Creator

John Muir

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Just as we neared the shore we saw an old woman hastening back into the woods with a keg of hootchenoo. They suspected the whites of seeking to confiscate their whisky. Our Indians regard the Auks with ineffable contempt. “They are not men, they are dogs,” said old Toyatte who had a club fight a few months ago. How could such trash dare to come to Wrangel to fight with men. He refused to hoist his flag while nearing the village, and told Mr. Y[oung] that he hoped he would not ask him to lead in prayer if he held a meeting, for he could not pray for such renegades. {sketch: Prow of Sitka Jack’s Canoe} At another camp of Kakes or Hoonas that we visited the day before we found the whysky business in full blast – and oil can with a short zigzag tin worm. They said that an old man, a friend of theirs, was about to die and they were getting the whisky ready for his funeral – suggestive of an Irish wake. Our Indians were getting out of oily flesh which they regard as a necessity. The bacon was nearly done, so they eagerly enquired at every camp we passed for this sort of food, and at length found porcupine and wild sheep. The sheep flesh was dirty, but was eaten as necessary by Mr. Y[oung]. I found bread and beans and dried fruit of which we had abundance preferable to anything bloody and foul. {sketch: Covering front of dead-house Hoona Vil.} While yet 8 or 10 miles from the mouth of the bay we found a large number of stranded ice-bergs on t he shore that had drifted at least 30 or 40 ms for the gl[acier]s from which they came are at the head of the bay. A very large one came sailing majestically down before the wind just before dark. Nov. 12 Left camp at 6 o’clock – nearly an hour before daybreak. A violent wind was sweeping down the bay, making it impossible to visit the gl[acier]s at the head. We sailed across at fine speed, keeping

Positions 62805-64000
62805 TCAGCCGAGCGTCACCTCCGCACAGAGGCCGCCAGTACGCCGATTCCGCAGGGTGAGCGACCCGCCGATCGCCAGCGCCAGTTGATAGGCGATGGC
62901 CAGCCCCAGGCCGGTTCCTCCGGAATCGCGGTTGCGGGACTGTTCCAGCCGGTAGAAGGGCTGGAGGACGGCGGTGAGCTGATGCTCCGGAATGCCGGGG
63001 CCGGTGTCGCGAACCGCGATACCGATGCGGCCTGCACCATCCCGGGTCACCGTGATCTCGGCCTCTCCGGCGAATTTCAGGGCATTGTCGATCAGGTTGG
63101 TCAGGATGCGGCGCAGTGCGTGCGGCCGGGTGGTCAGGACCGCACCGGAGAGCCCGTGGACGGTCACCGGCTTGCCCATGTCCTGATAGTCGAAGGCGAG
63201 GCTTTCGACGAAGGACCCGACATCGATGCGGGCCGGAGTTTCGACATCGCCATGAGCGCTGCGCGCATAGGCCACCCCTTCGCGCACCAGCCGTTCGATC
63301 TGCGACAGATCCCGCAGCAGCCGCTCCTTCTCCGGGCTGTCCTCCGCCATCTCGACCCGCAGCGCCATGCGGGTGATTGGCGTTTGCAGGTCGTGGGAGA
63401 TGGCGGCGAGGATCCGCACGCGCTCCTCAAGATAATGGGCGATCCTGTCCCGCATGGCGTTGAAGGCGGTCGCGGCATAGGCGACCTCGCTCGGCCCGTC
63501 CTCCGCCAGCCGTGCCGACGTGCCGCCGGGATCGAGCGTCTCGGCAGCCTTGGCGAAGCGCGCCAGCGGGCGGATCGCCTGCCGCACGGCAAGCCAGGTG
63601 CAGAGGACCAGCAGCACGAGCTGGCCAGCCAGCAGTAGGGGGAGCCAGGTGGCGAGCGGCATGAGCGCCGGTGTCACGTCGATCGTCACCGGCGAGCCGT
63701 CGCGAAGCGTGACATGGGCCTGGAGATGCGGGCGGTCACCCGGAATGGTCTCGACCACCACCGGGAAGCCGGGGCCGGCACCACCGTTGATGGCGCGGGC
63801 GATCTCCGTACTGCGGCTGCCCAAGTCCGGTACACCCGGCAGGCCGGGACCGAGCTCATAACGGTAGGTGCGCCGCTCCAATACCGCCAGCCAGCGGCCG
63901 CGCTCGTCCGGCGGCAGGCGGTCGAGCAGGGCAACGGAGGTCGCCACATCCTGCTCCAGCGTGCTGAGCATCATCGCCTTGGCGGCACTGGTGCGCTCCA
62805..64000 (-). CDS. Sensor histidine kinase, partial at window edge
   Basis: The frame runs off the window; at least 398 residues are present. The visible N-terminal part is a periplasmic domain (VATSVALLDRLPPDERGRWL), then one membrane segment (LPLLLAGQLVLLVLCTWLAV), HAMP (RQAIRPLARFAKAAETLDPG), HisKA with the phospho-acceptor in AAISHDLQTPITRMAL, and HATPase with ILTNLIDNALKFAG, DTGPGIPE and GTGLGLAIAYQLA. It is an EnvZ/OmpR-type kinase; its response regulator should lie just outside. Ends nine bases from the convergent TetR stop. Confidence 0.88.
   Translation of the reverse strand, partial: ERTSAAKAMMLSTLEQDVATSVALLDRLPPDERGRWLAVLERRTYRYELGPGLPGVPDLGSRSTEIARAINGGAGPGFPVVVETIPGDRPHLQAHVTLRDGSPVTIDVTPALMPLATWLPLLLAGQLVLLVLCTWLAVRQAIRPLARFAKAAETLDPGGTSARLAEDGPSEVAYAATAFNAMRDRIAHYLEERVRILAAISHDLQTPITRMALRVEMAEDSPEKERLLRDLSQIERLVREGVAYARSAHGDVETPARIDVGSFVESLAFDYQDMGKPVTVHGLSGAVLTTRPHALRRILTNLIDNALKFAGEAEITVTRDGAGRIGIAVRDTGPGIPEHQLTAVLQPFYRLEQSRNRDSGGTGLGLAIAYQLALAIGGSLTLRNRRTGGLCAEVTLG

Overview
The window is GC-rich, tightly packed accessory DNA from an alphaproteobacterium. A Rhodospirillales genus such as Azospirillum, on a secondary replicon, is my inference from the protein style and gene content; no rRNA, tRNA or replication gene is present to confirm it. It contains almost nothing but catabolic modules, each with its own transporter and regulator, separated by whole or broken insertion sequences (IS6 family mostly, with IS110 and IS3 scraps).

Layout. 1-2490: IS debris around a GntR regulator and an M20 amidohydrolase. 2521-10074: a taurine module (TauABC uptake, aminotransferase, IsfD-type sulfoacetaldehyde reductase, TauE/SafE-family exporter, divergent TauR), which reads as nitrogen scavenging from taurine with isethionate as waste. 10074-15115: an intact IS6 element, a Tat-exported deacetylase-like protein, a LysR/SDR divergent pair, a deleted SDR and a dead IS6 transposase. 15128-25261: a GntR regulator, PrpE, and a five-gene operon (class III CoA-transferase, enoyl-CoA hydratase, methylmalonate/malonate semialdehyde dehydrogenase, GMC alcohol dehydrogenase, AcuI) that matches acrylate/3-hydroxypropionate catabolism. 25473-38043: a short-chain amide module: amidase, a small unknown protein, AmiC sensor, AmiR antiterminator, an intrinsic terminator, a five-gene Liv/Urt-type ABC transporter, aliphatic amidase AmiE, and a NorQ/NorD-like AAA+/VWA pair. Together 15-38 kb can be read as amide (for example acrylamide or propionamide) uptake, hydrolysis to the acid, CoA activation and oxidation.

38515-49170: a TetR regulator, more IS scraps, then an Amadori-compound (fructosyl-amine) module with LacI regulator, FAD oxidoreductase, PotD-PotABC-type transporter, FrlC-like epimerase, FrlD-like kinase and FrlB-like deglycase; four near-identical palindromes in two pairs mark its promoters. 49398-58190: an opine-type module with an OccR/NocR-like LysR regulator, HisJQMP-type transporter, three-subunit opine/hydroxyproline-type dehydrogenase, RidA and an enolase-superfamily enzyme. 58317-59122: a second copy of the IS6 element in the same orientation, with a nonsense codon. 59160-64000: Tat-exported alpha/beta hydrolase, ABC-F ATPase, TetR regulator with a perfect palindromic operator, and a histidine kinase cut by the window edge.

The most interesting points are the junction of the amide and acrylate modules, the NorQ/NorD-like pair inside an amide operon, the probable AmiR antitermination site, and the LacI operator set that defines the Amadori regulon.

Date Original

1879

Source

Original journal dimensions: 11.5 x 18 cm.

Resource Identifier

MuirReel26Journal01P38.tif

Publisher

Holt-Atherton Special Collections, University of the Pacific Library

Rights Management

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Keywords

John Muir, journals, drawings, writings, travel, journaling, naturalist

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